b2ap3_thumbnail_bob-randolph.jpgThe Department of English at Waynesburg University will host “Pass the Biscuits” at the First Presbyterian Church of Waynesburg Wednesday, Feb. 26, from 7:30 to 9 p.m., to raise money for the Corner Cupboard Food Bank in Waynesburg. 

"Pass the Biscuits" is a response by Dr. Bob Randolph, writer in residence at Waynesburg University, and the Department of English at Waynesburg University to the Day of Service planned in honor of Waynesburg University President Douglas G. Lee and his upcoming inauguration.

The event, held a few days before the Day of Service, will showcase the strengths of the Department of English as faculty members will read poetry and essays.  Rev. Carolyn Poteet, director of faith and mission at Waynesburg University, will pray at the event and students will perform music.

Attendance is encouraged for students, faculty, staff and members of the Waynesburg community. Admission is free and a collection will be taken to support the Corner Cupboard’s work.  The Waynesburg Giant Eagle will match the amount raised at the benefit up to $500.

"It is wonderful to me that people are willing to share their strengths, in this case writing, music and prayer, to come together and help others who need it,” Randolph said. “That's a joyful thing; it has been, and still remains, the spirit of Waynesburg University.  It should be a great night."

The First Presbyterian Church of Waynesburg is located in walking distance of campus at 169 W. College St., Waynesburg, Pa.

For more information, contact Dr. Bob Randolph at rrandolp@waynesburg.edu, or by phone at 724-852-3473.

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Contact: Ashley Wise, Communication Specialist

724.852.7675 or awise@waynesburg.edu

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b2ap3_thumbnail_Vira-Heinz-2014.jpgThrough the Vira I. Heinz Program for Women in Global Leadership, Waynesburg University has selected six young women to study abroad this summer. Waynesburg is one of only 15 higher education institutions across Pennsylvania to participate in the Program and was granted six scholarships rather than the traditional three. 

Collectively, the women received more than $37,600 in scholarship money through the Vira I. Heinz Program.

Pat Bristor, associate dean of students and the Waynesburg University coordinator of the Vira I. Heinz Program for almost 20 years, said that the young women represent the best of Waynesburg University. 

“We are pleased to have such bright young women at Waynesburg University who are interested in the world around them,” said Bristor. “To have six women chosen speaks to the quality of our academics, faith integration and service opportunities.”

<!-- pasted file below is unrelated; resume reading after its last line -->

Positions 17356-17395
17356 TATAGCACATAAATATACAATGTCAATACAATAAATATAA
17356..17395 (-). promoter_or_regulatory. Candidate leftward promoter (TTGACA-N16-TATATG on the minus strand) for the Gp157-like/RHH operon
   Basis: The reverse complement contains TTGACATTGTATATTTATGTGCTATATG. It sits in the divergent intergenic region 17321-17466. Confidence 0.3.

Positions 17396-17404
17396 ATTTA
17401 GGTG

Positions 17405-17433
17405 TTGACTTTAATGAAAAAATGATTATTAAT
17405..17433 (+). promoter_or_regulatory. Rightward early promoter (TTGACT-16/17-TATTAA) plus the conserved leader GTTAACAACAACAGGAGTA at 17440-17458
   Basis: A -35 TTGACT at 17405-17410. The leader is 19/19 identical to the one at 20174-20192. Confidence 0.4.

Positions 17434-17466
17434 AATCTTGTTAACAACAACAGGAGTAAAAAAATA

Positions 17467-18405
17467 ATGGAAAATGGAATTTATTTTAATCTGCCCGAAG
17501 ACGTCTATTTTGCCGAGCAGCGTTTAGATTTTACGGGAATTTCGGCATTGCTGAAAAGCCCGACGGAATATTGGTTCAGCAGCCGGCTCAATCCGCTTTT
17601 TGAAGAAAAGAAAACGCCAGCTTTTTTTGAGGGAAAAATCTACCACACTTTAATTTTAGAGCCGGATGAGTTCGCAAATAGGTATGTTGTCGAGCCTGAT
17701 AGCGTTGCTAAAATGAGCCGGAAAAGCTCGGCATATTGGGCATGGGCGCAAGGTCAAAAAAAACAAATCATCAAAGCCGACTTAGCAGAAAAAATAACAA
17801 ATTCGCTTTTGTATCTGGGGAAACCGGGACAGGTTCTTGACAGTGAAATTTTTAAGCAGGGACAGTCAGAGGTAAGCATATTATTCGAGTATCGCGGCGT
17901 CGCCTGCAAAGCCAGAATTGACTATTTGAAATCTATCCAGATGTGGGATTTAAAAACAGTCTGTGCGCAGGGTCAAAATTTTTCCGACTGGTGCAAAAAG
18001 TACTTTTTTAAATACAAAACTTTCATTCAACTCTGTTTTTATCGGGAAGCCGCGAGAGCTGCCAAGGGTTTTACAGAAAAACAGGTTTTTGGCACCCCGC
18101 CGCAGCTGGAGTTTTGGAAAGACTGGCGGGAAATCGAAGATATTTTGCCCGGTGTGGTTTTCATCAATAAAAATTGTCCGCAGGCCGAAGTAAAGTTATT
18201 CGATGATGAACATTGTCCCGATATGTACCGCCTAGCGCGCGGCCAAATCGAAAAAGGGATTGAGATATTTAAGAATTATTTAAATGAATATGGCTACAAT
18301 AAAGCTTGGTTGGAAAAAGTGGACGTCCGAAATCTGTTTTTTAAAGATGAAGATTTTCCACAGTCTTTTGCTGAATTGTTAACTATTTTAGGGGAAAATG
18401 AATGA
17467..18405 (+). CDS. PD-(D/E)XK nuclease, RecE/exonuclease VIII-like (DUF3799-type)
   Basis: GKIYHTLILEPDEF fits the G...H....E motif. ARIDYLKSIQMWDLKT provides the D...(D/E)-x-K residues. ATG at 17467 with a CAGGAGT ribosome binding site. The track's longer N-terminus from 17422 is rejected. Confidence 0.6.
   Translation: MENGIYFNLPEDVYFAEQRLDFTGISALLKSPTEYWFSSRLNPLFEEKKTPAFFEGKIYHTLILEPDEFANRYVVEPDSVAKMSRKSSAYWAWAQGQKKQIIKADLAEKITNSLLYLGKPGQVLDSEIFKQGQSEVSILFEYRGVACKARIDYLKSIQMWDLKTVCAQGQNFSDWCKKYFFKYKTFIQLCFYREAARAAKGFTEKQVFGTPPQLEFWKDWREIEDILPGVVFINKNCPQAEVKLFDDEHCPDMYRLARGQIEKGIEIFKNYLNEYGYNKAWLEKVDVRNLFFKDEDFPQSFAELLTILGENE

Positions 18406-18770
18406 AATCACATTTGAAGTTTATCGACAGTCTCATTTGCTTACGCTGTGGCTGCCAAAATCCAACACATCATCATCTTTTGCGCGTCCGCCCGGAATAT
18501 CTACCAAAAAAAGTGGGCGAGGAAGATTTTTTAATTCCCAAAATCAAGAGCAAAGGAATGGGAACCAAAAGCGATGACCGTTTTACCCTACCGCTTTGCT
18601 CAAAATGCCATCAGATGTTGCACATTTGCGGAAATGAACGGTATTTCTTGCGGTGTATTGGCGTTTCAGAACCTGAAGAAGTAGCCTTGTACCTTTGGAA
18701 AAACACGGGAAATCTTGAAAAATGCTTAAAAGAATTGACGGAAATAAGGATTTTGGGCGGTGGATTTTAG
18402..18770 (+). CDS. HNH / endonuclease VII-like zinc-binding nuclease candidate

The Vira I. Heinz Program for Women in Global Leadership prepares women for tomorrow's global challenges by offering a unique opportunity for international experiences, leadership development and community service. Typically, three women from each institution are admitted into the one-year program and receive a scholarship of at least $5,000 to put toward the cost of an international experience of their choosing.

Juniors Ellen Limback, Rebecca Shindelar and Allyson Wernert and sophomores Caley Blankenbuehler, Cassandra Gates and Madison Perretta are the 2014 Waynesburg University recipients of scholarships from the Vira I. Heinz Program for Women in Global Leadership. The scholarships will afford these women the opportunity to travel and study overseas through various study abroad programs.

Limback, an early childhood education (special education) major from Mars, Pa., will study in Cuzco, Peru, through Projects Abroad, one of the world’s leading international volunteer organizations.

While there, she will work in a small village school helping to teach children English. She looks forward to experiencing a different culture, improving her Spanish language skills and developing her teaching experience. 

Shindelar, a junior human services (social science) major from Bemidji, Minn., will travel to Brasov, Romania, also through Projects Abroad. She will volunteer at an orphanage and take two online summer courses. 

“Through my courses in the humanities, I have been equipped with knowledge about the need to interact with and explore the depth of culture and different styles of living in other places around the world,” Shindelar said. 

Allyson Wernert, a junior international studies (international culture) and political science major from Finleyville, Pa., will take her talents to Tokyo, Japan, this summer through Sophia University. She will take classes in Japanese language and culture. Wernert hopes to meet and make friends from all over the world.

Blankenbuehler, a mathematics (secondary education) major from West Newton, Pa., will spend her summer in Southern India through Projects Abroad. There, she will teach English and mathematics to students.